By Leo Coughlin
Well, we've had a taste of winter and freeziness and the Bucs have retreated into the "Wait'll next year mode", (it was a terrible 2009 season, hey?), and in some quarters the eyes are on elections hereabouts.
Interesting times. There have been many emails of various and sundry interest, many of which could raise some hackles, but will go uncommented on and we'll just let the obvious speak for itself.
The year is too young to take on much character. The past, as always, is beyond function, and who knows what tomorrow (in the figurative sense) will bring.
So we'll just meander around a little and regain our sea legs.
Late January, verging on February, and the Super Bowl looms in two weeks; and a week later pitchers and catchers will be reporting; and then there is March Madness with the NCAA excitement; and then back into the long baseball season.
The March elections hold some interest. There's a gang running down in Belleair Beach for a couple of seats. The mayor's job is being contested in Indian Rocks Beach, with Don House, (loser in a previous outing for a commission seat), challenging R.B. Johnson.
A meet the candidates night has been scheduled at the IRB City Hall this coming Monday (February 1). These gatherings have been well attended by the electorate in the past.
A group in Clearwater is doing the same thing the same night bringing candidates there together in an "Election Forum" at the Salvation Army Joy Center on Druid Road.
Clearwater candidates are Wayne Crothers, Bill Jonson, Joe Paige, Herb Quintero, Paul Gibson, and Mike Riordon.
Four candidates will be scrapping in March for three City Council seats in Belleair Beach. Vying for two-year terms are David Dumville and Mitch Krach, both incumbents. In the race are J. Clarke McNeace and Leslie Ford Notaro. Dick Crowl stepped down from his seat.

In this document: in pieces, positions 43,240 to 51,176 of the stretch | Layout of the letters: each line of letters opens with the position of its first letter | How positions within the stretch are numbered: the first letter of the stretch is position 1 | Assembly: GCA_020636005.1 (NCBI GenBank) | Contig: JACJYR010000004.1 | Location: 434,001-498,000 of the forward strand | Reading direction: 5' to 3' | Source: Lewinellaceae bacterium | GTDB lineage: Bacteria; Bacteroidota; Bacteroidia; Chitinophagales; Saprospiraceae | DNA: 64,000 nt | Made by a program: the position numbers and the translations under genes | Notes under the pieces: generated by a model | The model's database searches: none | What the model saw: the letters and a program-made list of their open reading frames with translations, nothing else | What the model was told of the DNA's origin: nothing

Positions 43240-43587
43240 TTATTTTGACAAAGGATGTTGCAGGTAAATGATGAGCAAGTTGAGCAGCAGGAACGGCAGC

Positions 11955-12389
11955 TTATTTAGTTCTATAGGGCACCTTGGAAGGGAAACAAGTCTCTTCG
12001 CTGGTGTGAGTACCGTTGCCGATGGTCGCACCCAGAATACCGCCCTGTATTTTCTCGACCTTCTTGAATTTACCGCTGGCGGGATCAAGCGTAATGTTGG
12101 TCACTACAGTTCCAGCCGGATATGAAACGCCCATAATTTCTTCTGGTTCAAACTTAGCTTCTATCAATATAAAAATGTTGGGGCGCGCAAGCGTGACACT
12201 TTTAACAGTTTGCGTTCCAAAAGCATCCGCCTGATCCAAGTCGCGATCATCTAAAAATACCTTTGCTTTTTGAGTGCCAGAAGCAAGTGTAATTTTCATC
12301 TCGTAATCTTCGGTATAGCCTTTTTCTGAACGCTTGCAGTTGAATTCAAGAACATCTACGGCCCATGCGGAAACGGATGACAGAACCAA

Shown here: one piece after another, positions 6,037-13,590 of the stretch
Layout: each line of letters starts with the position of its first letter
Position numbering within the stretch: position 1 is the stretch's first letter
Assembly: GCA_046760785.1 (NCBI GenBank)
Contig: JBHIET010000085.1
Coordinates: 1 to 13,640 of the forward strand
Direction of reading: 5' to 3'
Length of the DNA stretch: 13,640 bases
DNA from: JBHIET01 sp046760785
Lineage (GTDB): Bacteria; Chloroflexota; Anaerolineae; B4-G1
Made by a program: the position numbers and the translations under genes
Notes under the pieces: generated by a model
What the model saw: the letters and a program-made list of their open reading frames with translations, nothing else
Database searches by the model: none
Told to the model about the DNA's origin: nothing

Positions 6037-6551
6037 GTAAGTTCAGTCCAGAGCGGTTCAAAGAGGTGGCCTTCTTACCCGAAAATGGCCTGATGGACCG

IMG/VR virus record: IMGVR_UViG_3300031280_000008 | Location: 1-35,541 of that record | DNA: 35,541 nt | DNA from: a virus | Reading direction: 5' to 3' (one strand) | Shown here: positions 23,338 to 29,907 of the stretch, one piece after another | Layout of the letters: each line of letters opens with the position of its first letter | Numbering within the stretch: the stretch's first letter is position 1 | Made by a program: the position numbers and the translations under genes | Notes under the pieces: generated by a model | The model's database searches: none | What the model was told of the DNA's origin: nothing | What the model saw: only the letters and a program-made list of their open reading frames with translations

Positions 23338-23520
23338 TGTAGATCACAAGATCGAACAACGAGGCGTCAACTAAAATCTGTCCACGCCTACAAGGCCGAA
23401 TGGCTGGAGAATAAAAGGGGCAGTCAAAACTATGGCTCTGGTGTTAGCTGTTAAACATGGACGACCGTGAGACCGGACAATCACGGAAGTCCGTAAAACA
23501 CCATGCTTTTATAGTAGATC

While the IRB officials have been wrestling with neighbors complaints about noises emanating from nightclubs, (one person's music is another person's nuisance, or something), Commissioner Terry Hamilton-Wollin has been mounting a fight to protect a pair of ospreys who have taken up nesting on a pole near the Walsingham Road Bridge.
It's almost axiomatic that candidates for office make all kinds of promises while trying to entice voters, and then all that good stuff to be disappears once office is attained.
Not the case with Largo's Curtis Holmes, who is in his maiden term as a member of the City Commission. His war cry during his successful election campaign last fall was that his thinking "was outside the box".
He has followed through on that with a very dynamic performance since taking office in November. Holmes' latest ideas are subjects of a story to be found today elsewhere in this newspaper.
The economy - everywhere - still totters and staggers with some glimpses of hope from time to time, the politics remain heated with 2008's party of victory seemingly now the party of disaster, confusion, and hysteria.
New faces appear on the scene, bringing the anticipation of excitement. Old faces persist with voices sometimes that grow tiresome and seemingly useless. Then there are the old faces that reappear, and never seem to go away, no matter what.
C'est la vie.
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